I noted that the opendata (panorama) contours are at the 'all you gotta do is … ’ stage, I just wondered if anyone had actually DONE. Apparently not. OK here is a sample of one small area (I don’t have a C++ compiler here so I winged it):


(unzip it you get a .mp file which you can view with (free) gpsmapedit … if folks need a version for JOSM I can probably convert). I wonder how it compares with the current SRTM maps (in peoples’ opinions - I have my own, obviously). The alternative is to re-contour from the OS DEM data, but that is only marginally more detailed than the SRTM version (50m grid whereas SRTM is pretty much 60x90m grid for hereabouts). The OS DXF files contain sundry other stuff which I tried hard to ignore … probably should have ignored shorelines, breaklines, and ridgelines too. If people think the results are useful, maybe we’ll have an SMC contour maps version 3.0 (if I live long enough).

I understand about not uploading bulk OS data, but I can’t see an easy way of manually adding stuff which spans mega-areas (admin boundaries, right to roam lands etc.). Seems to me that adding it piecemeal is likely to cause more problems than a bulk addition (which is then amenable to a bulk update, or removal, or re-tagging or whatever). I shall consider to ponder, and await comments (if any). Actually I think admin boundaries are a bit of a PITA and would be better as polygon/areas
(Parish, County, whatever) … knowing where the border is is only half the problem if you don’t know what the two sides actually are.

Yes, OS water data is (still) a mess, but better than the alpha release. Biggest niggle for me (apart from the breaks, which are only a pain when it comes to naming) is the fact that a lot of the water is shown as polygons (PLUS the boundary lines. 8<.) … and there’s no distinguishing lakes from rivers (plus the labels are typically dots miles away). If they did roads like that there’s be a long thin ‘made made area’ polygon for the M6, with a label saying ‘M6’ someplace in the vicinity of Stoke. Oh wait, I mustn’t give them ideas…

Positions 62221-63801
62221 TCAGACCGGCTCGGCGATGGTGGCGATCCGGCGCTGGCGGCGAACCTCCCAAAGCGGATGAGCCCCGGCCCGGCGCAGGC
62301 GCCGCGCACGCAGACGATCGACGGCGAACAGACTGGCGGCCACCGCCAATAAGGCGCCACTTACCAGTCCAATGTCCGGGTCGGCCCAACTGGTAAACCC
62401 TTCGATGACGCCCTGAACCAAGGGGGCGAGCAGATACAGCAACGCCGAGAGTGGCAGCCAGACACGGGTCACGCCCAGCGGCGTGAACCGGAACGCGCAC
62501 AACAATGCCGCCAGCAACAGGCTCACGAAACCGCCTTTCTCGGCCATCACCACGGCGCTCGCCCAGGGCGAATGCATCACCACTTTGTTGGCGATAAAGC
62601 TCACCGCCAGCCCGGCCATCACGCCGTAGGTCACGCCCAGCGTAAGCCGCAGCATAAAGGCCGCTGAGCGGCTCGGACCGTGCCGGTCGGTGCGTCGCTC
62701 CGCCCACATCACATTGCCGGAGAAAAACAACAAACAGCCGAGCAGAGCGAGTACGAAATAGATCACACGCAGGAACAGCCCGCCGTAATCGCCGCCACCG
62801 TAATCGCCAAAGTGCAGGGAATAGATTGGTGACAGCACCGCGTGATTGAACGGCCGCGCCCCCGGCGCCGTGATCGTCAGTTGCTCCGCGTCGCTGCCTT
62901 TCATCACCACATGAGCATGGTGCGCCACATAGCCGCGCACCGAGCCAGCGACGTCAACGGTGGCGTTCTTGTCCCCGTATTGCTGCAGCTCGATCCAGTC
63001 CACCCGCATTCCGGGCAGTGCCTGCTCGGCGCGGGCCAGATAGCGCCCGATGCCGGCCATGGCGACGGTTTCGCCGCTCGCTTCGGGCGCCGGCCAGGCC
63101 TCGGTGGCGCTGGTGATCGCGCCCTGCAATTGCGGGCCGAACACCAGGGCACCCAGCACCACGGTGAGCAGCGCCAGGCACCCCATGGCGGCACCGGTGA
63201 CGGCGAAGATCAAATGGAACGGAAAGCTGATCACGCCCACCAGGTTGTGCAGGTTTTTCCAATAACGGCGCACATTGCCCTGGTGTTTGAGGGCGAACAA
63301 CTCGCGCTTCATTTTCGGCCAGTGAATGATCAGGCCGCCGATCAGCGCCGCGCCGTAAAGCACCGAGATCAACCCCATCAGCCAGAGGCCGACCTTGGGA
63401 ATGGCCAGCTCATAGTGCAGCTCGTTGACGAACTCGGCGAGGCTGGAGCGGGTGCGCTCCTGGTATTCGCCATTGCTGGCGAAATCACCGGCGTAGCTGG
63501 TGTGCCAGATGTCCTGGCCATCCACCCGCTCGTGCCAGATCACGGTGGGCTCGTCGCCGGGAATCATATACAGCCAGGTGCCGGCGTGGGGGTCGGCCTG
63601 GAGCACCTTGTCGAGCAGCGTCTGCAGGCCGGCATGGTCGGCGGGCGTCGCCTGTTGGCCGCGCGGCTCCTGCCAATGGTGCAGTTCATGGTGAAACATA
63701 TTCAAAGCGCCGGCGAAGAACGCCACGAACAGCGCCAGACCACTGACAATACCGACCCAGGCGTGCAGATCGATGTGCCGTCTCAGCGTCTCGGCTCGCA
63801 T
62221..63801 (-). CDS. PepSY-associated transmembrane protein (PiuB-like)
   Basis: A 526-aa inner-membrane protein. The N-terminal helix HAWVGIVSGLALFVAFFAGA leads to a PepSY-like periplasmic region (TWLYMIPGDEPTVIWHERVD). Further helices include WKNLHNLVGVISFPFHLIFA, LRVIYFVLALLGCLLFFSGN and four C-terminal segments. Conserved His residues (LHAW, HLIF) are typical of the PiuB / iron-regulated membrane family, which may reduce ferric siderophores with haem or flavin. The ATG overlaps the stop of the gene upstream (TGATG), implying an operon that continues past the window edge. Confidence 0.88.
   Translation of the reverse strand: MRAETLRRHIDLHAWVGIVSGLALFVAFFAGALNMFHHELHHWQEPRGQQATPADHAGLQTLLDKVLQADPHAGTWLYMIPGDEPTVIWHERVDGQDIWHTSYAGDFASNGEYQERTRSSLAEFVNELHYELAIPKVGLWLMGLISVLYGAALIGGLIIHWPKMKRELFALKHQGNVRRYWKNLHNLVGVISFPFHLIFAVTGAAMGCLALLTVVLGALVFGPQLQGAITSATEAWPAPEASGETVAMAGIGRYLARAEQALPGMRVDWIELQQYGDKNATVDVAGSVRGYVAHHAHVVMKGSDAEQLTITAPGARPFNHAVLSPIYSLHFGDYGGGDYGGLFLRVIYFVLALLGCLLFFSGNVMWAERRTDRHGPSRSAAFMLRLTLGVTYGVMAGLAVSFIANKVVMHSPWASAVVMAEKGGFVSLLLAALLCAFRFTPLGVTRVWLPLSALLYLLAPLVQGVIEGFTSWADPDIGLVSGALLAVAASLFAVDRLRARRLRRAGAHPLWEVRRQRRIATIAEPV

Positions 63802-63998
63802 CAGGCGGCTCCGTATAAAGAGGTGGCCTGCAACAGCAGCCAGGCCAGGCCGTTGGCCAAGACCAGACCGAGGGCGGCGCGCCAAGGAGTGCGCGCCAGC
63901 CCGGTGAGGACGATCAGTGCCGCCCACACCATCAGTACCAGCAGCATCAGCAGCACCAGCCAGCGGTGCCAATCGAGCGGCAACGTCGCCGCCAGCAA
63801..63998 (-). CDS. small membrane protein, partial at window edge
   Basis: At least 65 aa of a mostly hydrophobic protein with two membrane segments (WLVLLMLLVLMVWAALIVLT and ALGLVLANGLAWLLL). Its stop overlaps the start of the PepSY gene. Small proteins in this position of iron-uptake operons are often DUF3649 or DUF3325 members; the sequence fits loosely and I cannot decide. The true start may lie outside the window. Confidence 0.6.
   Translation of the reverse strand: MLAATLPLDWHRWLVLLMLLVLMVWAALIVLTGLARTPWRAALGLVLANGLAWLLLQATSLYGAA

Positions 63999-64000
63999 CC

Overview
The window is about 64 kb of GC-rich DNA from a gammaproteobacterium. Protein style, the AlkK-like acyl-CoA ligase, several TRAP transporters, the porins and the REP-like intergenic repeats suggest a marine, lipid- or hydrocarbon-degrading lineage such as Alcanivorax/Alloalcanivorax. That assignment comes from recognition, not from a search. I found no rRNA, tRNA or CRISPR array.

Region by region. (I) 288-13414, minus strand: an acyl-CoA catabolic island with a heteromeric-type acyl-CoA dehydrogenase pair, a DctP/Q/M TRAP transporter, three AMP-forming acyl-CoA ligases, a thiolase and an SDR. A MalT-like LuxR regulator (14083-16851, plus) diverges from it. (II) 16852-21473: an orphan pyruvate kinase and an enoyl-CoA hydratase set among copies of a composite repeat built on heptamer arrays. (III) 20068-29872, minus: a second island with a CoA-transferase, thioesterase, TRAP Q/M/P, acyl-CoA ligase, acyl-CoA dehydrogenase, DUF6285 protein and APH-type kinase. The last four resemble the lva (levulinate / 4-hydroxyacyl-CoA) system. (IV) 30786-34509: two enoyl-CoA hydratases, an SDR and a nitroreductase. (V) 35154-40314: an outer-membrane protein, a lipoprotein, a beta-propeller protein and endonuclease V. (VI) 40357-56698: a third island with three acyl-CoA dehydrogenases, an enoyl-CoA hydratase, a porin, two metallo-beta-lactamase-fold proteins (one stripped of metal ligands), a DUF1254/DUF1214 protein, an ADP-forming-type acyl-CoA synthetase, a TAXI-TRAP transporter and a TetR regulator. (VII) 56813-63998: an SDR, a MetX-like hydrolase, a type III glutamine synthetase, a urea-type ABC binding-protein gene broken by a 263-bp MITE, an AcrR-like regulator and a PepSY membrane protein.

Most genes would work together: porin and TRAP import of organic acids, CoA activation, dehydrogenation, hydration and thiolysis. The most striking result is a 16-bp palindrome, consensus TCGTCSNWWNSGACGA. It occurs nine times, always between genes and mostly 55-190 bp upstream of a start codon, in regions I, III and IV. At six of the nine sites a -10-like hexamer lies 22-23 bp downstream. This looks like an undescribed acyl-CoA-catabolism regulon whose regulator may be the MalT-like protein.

Why would anyone care about water - well FPs trip over it quite a lot, and the presence (and functioning) or bridges and culverts is sort of important. It also is a useful, fairly easily observed, navigational aid “(If my feet are wet I am probably standing in the lake at X,Y”).

What I’m really aiming to do (when I get a spare year) is to upload as much as possible of my Shropshire Rights of Way survey data - separate message required I think.


I think you have to be subscribed to the mailing list before you can post to it (using the same email address). Otherwise it is held for moderation, I’m not sure how often the moderation queue is checked.

For contours, also see that talk page: http://wiki.openstreetmap.org/wiki/Talk:OS_OpenData_Contours_on_Garmin
User Tms13 says he has produced a Garmin img file, and has posted a link to it, but the link is now broken. You could send him a message and ask if its available anywhere.

For admin boundaries, they should probably be done about a county at a time. And they should be mapped as boundary relations. ie one relation for the county, with sections of the boundary mapped as ways, as members of the relation. So boundaries of neighbouring counties would be a member of a relation for each. See http://wiki.openstreetmap.org/wiki/Relation:boundary